Calculating obtrusive light: Whose job is it? – April 2022 Newsletter

Obtrusive light. What is it and why are we increasingly being asked to calculate it? More to the point, why is it something that more manufacturers are being asked for. I mean . . . . what’s going on? Surely, that’s the job of the lighting designer. Isn’t it?

Whether as lighting designer, engineer, architect, or even client, you may well have been involved in exterior lighting projects.  You may have noticed that, apart from the aesthetic elements of what exterior lighting looks like, the last few years has seen increasing concerns around the impact of artificial light on our night-time environment. Put those concerns alongside the embarrassing reports about professional ability coming out of the Grenfell enquiry and we shouldn’t be surprised that competency is fully in the frame.

So, to the crux of the matter…

Obtrusive light (sometimes referred to as light pollution) is generally based around sky glow, glare, light spill and light intrusion. And it’s something that can be legislated for if it is deemed to be a ‘statuary nuisance’.  It doesn’t matter how good your design looks; it only takes one upheld complaint for the design to be challenged, revised and, in the worst-case scenario, turned off altogether.  There are standards that apply, their are local authority by-laws and more.

Maybe not so bad if it’s a neighbour who’s taken that flat-glass luminaire and decided that it works better when aimed up at 80 degrees; a polite conversation will often suffice, assuming that they are reasonable people, which they surely will be (?!?!) Though, thinking about it, don’t you just love looking out of your window into the face of someone else’s floodlight?

But ramp it up another level and it’s a different kettle of fish. Let’s consider a large commercial/industrial development, where serious money has been spent. Then we can look forward to one super-angry client and a cartoon cloud of dust as those involved make a run for the exit, because the next question will be who is going to pick up the the bill for sorting out the changes that are needed?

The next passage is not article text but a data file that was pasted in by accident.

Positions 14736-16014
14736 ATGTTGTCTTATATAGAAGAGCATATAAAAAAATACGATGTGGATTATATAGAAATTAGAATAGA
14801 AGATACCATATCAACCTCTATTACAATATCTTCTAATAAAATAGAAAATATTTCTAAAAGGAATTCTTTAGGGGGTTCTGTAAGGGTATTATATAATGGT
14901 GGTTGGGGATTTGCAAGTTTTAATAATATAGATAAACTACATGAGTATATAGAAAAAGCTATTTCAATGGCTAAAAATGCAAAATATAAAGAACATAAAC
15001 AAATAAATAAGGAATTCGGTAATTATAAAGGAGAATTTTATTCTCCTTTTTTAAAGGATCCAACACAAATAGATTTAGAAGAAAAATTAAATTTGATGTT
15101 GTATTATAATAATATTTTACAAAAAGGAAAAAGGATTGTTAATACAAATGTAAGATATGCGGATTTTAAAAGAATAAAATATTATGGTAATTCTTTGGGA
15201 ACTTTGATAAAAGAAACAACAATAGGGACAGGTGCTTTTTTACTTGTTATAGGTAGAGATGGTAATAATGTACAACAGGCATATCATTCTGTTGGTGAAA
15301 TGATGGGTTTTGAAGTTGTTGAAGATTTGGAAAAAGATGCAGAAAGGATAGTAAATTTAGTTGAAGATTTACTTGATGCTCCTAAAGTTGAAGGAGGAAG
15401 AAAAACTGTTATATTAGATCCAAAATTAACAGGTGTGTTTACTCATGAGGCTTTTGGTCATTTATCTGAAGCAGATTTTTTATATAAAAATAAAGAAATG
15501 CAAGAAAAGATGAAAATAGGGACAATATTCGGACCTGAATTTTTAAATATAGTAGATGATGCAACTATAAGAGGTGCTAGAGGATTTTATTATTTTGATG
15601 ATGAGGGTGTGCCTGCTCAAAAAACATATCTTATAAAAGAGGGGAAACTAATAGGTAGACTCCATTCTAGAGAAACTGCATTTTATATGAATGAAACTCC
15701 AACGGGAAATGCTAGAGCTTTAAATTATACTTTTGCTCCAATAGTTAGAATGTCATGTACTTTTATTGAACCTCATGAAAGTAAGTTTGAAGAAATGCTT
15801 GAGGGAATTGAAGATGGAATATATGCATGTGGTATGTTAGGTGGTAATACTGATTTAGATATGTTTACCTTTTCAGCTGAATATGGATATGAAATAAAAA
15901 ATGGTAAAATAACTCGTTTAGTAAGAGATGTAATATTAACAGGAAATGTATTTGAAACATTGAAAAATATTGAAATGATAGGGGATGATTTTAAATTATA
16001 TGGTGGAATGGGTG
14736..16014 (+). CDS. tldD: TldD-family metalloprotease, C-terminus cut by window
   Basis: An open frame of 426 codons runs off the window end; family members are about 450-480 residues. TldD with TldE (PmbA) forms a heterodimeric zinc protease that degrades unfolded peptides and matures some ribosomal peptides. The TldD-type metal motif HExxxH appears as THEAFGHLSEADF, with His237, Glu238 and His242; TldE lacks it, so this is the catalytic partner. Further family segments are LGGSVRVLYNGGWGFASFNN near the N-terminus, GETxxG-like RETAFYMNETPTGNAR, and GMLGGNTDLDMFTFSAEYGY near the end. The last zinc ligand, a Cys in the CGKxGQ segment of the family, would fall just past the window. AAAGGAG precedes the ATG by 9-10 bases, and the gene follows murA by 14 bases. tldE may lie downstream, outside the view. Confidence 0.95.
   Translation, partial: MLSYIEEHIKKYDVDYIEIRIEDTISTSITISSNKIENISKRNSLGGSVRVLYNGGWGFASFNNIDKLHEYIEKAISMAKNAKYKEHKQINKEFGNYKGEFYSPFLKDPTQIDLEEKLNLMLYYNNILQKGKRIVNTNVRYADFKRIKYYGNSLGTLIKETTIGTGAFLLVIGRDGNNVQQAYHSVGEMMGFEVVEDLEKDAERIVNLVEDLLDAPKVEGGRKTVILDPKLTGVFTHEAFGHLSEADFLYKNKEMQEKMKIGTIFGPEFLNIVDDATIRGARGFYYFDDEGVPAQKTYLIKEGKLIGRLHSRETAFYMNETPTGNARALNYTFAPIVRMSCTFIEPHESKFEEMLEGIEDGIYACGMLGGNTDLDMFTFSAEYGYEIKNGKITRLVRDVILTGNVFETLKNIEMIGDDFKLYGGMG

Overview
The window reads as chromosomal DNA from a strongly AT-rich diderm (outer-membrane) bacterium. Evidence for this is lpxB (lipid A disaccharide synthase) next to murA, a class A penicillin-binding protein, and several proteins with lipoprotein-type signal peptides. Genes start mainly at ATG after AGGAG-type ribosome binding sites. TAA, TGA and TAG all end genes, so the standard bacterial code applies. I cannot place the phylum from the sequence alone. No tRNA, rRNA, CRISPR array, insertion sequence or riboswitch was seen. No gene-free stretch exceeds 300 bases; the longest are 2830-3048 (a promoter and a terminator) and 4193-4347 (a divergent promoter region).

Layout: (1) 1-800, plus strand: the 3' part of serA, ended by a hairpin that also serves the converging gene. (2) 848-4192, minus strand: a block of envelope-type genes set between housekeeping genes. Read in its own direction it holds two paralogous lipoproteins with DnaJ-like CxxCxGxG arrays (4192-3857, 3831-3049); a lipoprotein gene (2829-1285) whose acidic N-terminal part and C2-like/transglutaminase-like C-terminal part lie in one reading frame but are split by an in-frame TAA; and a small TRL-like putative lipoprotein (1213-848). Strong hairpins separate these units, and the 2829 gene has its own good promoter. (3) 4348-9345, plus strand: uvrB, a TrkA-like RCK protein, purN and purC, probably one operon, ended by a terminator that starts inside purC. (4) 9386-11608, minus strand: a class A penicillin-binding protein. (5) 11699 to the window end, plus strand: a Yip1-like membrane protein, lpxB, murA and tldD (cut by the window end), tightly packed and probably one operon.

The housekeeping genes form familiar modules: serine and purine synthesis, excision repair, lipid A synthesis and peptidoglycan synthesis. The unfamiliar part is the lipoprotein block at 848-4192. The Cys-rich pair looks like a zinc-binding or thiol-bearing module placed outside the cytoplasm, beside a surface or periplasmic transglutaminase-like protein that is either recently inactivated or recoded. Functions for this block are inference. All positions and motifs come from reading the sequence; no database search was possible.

If you are working for a manufacturer it is more than likely that, should this situation occur, you’ll be asked (expected?) to pick up the tab. This situation risks becoming most pernicious, given that the manufacturer has usually worked from minimal information and has simply interpreted someone else’s layout. We all know how often site conditions differ from the purity of a nice CAD clean drawing, and it’s a massive assumption that whoever did the layout in the first place knew the whole story.

So what’s to be done ?

There seems to be a trend for manufacturers being asked to mop up problems, post-installation. Perhaps the client didn’t want to pay for the obtrusive light calculations, maybe because ‘the manufacturer can do it’ or ‘the contractor deemed it unnecessary’. But regardless of reason, it was a bad decision

So, who’s responsibility is it to get the job done properly? The client? The designer? The installer? It seems grossly unfair to expect the manufacturer to carry responsibility for something that they may not have had the full competencies to carry out, by which I mean that they are unlikely to have received all of the information required to provide the obtrusive lighting assessment. That’s the kind of information that can only be gleaned by a full site survey that no one wants to pay for.

And that’s the core of the problem. Unless we make our clients aware of this situation we can expect more of project failures – and, ultimately, less support from our manufacturing colleagues.

Obtrusive lighting calculations need to be carried out by those competent professionals (engineers and designers) who have all of the data required to properly assess the likely impact of an exterior scheme. They will be the people who are in a position to make a full survey of site conditions, the likely neighbouring conflict areas and a full understanding of how the lighting installation is intended to be used.